You May Be Watched When Touring Homes For Sale

Posted on: 19 January 2022

As a buyer, when you visit a home for sale, there is an instinct to blurt out everything you like or do not like about the home to your realtor. However, in these modern times — you might want to think twice. Home sellers have cameras and other technology installed around their homes that allow them to watch and listen in as potential buyers view their property. Most people would like to think otherwise, but what a buyer says and does in the property may have an impact on the seller's offer-acceptance decision. Make sure you know how to be on your best behavior.

Legal Practice

In many states, it is illegal to record someone without their knowledge, but understand that this law does not apply in this scenario. The home you are viewing is considered private property, so the owner has the legal right to watch and even record all your interactions as you make your way around the home. So, even if you do not see a camera, it does not mean it is not there. 

Prized Possession

Every homeowner views their home as a prized possession. As such, they do not take kindly when someone talks down on their home, they take it personally. A homeowner can use these personal opinions to sway their decision on whether to accept your offer. Keep the concept of not saying anything if you do not have anything nice to say in mind. Only comment if it is neutral or complementary.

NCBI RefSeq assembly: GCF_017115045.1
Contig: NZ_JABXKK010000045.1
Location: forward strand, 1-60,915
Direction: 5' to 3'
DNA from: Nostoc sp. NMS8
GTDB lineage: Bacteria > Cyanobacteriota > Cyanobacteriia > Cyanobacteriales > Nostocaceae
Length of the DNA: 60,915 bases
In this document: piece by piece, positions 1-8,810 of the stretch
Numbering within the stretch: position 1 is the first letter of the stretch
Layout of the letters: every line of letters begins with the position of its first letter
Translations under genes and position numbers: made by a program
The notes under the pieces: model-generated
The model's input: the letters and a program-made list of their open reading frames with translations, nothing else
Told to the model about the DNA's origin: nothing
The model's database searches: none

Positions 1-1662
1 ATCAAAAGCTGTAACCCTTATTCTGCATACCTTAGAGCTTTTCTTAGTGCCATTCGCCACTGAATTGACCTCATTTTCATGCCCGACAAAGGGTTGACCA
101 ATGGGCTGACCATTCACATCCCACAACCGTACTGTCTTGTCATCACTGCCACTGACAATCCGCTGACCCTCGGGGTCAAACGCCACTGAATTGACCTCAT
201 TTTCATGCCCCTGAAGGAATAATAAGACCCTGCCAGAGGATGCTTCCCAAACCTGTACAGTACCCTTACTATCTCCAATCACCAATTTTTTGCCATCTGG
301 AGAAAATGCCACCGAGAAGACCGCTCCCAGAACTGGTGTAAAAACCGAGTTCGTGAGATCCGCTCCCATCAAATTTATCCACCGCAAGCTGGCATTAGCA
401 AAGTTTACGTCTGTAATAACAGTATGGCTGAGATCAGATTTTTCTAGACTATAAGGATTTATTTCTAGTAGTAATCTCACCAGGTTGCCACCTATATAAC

Beyond the Structure

A big no-no is to look beyond the bones of the home during the walk-through. For example, you should never open drawers or roam around areas that the homeowner has deemed off-limits, stick to the structure. This is a clear violation of their privacy, and again, making the homeowner upset will rarely work in any buyer's favor. 


In the same manner, the homeowner is using technology, you can also use technology. If you do not like something or spot something during the tour that you do not want to forget, you can always text your realtor. Your realtor can then respond right back or use the texts as a note sheet that the two of you can go over once you are outside of the home.

If you have additional questions on etiquette and best practice when touring homes for sale, be sure to ask your realtor for further assistance. If you need help touring homes, call a real estate agency, such as Mary Enck Realty, Inc.